By David Villano
By Jose D. Duran
By Michael E. Miller
By Allie Conti
By Kyle Swenson
By Luther Campbell
By Frank Owen
By Allie Conti
The white-haired, soft-spoken man seated comfortably in a plush chair inside the Biltmore Hotel's elegant lounge thinks the U.S. Treasury Department could be after him. Why? Because during his most recent visit to Cuba he played his harmonica without a license. It's a joke.
But this is not: He has also received cigars from the hands of Fidel Castro's 79-year-old elder brother, Ramon, and handed them out to various friends and acquaintances in South Florida. The Treasury Department doesn't care about that; it's legal for authorized travelers to bring home a box of socialist stogies. For many in Miami-Dade's Cuban diaspora, however, the smokes nonetheless violate a moral law that condemns anything the Castros have touched. The gentleman, whose Stetson is parked nearby, has been talking steadily for the past hour. The forward tilt of his shoulders, and the cup of espresso on the table, suggest he is prepared to do so longer into the night. His dark business suit still looks crisp, though it's now past 11:00. At times his drawl dips almost to a whisper, which might be a good thing because some denizens of this tony Coral Gables tavern could find his words offensive, if not outrageous. For one thing, he is bullish on Cuba. In fact he's so bullish he believes the leftist island 120 miles to the south could be requesting tens of thousands of beef cattle from Florida ranches before long.
His name is John Parke Wright IV, a smooth-talking Naples-based rancher whose family has been in the cattle business since the mid-1800s. The trim 54-year-old is helping to wage a protracted battle that started elsewhere in the nation. On one side are U.S. farmers and ranchers who want the freedom to sell their products to Cuba; on the other, guardians of the embargo who argue that such sales only serve to feed the beast known as the Castro regime. Wright began to open up a southern front in the conflict four years ago. Last August he made news by taking a group of Florida ranchers to Cuba. His dream, he says, is for Floridians and Cubans to trade freely, as they did decades ago. That quest takes him across treacherous political territory in Florida, especially in Miami-Dade, where virtually all elected officials still kowtow before the taboo against even thinking of doing business with Fidel Castro's government.
Seated around Wright this evening are several men and women who, like him, have spent a long day in an upstairs ballroom, at the National Summit on Cuba, hosted by a coalition of anti-embargo groups. Lubricated with cocktails, wine, and coffee, they are bemoaning President Bush's decision last year to revoke the licenses of numerous U.S. groups involved in cultural-exchange projects on the island, reversing a ten-year policy the Clinton administration had initiated. The October summit has brought together dozens of policy wonks, politicians, and activists pushing to end the U.S. trade embargo and travel ban against Cuba, arguing that they have failed. The event culminated in a dinner speech by former Soviet President Mikhail Gorbachev, who believes the United States would be wise to lift the trade sanctions altogether and begin talks aimed at restoring economic and diplomatic ties.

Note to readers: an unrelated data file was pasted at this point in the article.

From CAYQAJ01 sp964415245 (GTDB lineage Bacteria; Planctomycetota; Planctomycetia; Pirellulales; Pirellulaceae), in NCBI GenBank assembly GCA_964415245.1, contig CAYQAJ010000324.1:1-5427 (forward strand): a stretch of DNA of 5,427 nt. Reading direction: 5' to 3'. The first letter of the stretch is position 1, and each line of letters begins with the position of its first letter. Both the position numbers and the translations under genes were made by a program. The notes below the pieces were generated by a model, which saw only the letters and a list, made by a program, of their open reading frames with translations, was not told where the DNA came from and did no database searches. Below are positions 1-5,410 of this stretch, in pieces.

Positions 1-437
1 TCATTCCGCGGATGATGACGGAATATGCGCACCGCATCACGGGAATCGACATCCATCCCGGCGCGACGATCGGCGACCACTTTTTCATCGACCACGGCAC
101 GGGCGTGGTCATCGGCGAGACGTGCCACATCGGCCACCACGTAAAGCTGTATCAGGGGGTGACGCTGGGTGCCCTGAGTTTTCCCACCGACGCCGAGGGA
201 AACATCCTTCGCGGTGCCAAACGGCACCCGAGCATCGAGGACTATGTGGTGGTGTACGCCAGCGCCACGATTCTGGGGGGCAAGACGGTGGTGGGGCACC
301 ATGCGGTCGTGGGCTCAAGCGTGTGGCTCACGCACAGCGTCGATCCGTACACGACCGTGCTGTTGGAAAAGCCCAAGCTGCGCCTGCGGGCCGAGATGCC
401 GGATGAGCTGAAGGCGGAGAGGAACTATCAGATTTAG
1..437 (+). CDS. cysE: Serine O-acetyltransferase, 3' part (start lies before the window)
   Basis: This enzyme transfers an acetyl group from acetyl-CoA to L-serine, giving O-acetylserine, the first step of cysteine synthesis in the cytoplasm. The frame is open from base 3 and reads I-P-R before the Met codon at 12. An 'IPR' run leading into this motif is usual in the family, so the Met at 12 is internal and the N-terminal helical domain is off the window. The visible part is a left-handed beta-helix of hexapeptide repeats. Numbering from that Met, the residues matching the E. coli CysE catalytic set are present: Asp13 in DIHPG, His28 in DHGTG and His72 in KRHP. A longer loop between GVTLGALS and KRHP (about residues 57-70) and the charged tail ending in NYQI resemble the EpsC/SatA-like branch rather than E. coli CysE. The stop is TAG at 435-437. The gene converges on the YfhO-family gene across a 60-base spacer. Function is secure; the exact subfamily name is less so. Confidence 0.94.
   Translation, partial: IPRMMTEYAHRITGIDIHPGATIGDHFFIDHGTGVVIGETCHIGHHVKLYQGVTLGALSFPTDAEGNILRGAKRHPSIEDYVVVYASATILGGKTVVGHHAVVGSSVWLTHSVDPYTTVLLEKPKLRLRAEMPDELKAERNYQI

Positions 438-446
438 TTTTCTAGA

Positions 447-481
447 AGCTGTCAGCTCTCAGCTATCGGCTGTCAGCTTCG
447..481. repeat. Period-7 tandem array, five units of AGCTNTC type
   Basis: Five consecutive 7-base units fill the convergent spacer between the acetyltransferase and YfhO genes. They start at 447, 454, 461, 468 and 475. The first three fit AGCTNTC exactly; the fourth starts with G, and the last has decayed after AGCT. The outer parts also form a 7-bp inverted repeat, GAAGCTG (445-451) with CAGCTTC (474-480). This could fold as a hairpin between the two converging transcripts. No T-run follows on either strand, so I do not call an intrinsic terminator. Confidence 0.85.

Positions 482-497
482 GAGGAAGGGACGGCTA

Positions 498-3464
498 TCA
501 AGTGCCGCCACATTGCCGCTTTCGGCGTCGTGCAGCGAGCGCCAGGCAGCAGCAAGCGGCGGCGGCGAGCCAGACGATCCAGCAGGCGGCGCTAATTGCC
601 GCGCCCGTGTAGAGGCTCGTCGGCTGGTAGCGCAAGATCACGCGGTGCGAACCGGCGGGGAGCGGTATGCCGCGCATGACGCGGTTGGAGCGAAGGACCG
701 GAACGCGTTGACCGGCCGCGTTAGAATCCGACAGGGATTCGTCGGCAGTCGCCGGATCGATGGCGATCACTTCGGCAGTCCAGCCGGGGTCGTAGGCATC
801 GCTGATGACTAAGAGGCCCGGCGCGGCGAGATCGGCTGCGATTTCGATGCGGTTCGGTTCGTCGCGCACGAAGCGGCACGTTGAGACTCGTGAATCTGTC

Wright was among those at the head table with Gorbachev. The rancher muses about a chat he had with the man who brought us glasnost and perestroika. Gorby, he says, pondered an historical irony: In the Sixties, the Soviet Union sent soldiers to Cuba; now America is sending ranchers. "It's time for the cowboys," Wright declares.
Not only has he received cigars from Ramon Castro, but the two have spent time riding horses and visiting Cuba's ranches. "Ramon Castro is the eldest of seven," says Wright. "He prides himself as being the rancher in the family. He's in good health. He moves around the country with the guajiros and ranchers. He's genuinely loved and appreciated and given the same respect in Cuba as Ronald Reagan would if he walked around our country -- together with Santa Claus. He's a nice, generous man."
Wright has been moving carefully but boldly through a door that opened four years ago in the Bush administration's increasingly tough trade policies toward Cuba. A 43-year-old travel ban persists, forbidding most U.S. citizens from flying or boating to the island for tourism. And the federal government still prohibits almost all commercial sales to Cuba. But in 2000, just months before the presidential election, lawmakers from agricultural states pushed Congress to pass the Trade Sanctions Reform and Export Enhancement Act. In doing so they created long lists of medical, agricultural, and processed-food products that companies could sell to Cuba, as long as the Cuban government paid for them in cash. President Bush signed the bill into law.
Cattle were on the list, and Wright was prepared. He had received two U.S. Treasury Department licenses in 1999, one to sell cattle to Cuba and one to ship them. In September 2002 he rustled up several bulls and heifers, flew them to Havana, and put them on display for the first U.S. Food & Agribusiness Exhibition on the island. Representatives from 300 U.S. companies, including 30 from Florida, attended.